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Morning Coffee:  What it’s really like to work 100 hours a week in banking. 14,000 applications for bureaucratic finance jobs

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It’s become a truism to say that bankers work long hours. But while the idea of an 80 hour week, a 100 hour week or a 110 hour week is easy to frame numerically, it’s less easy to grasp the effect it has on your life. A contributor at Wall Street Oasis, the banking forum, has tried to elaborate.

A 70 hour week means 9am to 11pm every weekday, he says. “You’re up by 8am, you get home by 11:30pm. Sleep, rinse repeat.”

An 80 hour week means you adhere to the 70 hour schedule and add ten hours of work on a Sunday. A 90 hour week and, “you’re pulling an added 2 hours on weekdays, so you get home at 1:30am.” A 100 hour week and, “you’re in the office at 7am for a deal going live, getting home at 1:30am, including 10 hours on Sunday.”

And when you work a 110 week, you do the 100 week plus 10 hours on Saturday – even though you only got off at 1:30am on a Friday night…

The hours aren’t nearly so long in the bureaucratic apparatus of the European super-state. This might be one reason why the European Central Bank has received lots applications for its 1,000 new banking supervisory jobs. Daniele Nouy, chair of the European Central Bank Supervisory Board said yesterday that 14,000 people have applied for the 1,000 roles. “We are looking for the best possible candidates,” Nouy said. Burned out M&A bankers probably need not apply.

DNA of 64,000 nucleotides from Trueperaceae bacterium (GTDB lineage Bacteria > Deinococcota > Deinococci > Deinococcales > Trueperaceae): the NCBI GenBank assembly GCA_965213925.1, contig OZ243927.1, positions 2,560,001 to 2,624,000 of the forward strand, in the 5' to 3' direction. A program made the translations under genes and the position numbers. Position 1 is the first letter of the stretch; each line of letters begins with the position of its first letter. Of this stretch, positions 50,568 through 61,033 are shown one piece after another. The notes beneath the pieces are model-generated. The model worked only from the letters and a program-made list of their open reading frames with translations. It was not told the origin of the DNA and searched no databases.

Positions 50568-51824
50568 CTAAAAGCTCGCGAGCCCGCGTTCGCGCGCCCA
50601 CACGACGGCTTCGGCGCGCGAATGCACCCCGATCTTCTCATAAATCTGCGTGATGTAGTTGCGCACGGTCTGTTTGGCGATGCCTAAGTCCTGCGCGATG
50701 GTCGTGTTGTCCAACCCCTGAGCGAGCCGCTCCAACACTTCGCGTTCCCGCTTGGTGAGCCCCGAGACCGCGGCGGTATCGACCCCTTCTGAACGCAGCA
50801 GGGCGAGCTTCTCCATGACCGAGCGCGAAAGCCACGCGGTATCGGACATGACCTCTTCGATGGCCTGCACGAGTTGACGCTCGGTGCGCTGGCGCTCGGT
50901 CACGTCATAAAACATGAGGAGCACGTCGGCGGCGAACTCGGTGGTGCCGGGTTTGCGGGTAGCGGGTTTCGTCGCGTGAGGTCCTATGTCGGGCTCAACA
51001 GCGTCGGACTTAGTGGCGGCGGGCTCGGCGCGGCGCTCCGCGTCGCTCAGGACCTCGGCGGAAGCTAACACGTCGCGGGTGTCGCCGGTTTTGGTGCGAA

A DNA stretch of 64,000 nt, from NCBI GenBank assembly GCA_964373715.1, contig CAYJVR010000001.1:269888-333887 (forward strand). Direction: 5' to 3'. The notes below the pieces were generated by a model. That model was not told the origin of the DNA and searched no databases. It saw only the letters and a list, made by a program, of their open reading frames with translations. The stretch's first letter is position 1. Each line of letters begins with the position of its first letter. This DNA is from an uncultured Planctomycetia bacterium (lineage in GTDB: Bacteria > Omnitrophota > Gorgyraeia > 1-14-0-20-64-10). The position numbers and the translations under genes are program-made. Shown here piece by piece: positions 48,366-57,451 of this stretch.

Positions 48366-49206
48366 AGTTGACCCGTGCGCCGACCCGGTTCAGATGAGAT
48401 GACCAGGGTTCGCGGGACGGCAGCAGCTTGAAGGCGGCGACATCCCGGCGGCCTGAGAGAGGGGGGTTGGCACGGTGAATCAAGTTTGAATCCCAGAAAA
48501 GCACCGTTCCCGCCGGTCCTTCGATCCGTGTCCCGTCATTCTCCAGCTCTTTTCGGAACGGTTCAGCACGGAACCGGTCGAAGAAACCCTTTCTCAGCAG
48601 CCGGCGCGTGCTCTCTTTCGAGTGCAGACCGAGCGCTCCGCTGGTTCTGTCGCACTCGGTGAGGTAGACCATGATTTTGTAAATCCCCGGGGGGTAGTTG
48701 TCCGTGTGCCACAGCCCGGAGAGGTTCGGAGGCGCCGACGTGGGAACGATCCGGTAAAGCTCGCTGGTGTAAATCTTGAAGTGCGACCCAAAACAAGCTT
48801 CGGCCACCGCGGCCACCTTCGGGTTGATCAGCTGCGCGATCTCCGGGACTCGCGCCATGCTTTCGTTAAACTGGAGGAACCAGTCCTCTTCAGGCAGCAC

Meanwhile:

ICAP is cutting around 100 jobs. (Reuters) 

HSBC has just hired Alison Hewitt from Lloyds as head of regulatory compliance. Hewitt previously worked for the FSA. (Bloomberg)  

Neil Barofsky, the man who previously oversaw the Troubled Asset Relief Programme (TARP) is about to become a monitor in Credit Suisse. (Dealbook) 

A Greenpeace employee has left after losing €3.8m (£3m) of donations last year through speculation on currency markets. (Guardian) 

Goldman Sachs’ case against Russian programmer Sergey Aleynikov seems to be falling to pieces. (Bloomberg) 

Goldman Sachs’ return on equity was 11% in 2013, while KKR, which is the only private equity firm to calculate return on equity, had a 27.4% return on equity. This doesn’t mean you want to work in private equity, however. (Financial Times) 

The top earner at UBS got 229 times more than the lowest earner in 2013. This was up from 177 times more in 2012. (Bloomberg) 

Jitesh Gadhia – a senior adviser to Blackstone Advisory Partners, who was previously a mergers and acquisitions banker at Barclays Capital – will join the board of UK Financial Investments next month. (Financial Times) 

Barclays has hired another U.S. M&A banker for its depleted team – retail specialist Greg Smith joins from Credit Suisse. (Bloomberg) 

Fred Goodwin has had his ‘Edinburgh Mansion’ removed from Google Street View. (DailyMail) 

Related articles:

Beware hedge funds dangling unattainable pay packages. Last man standing promoted at Citi

Ex-trader who couldn’t stand his commute makes £450m. The hypocrisy of former-JPM favourite

New Chinese investment bank hiring 40 in London. Junior banking jobs the preserve of the already-rich

 

 

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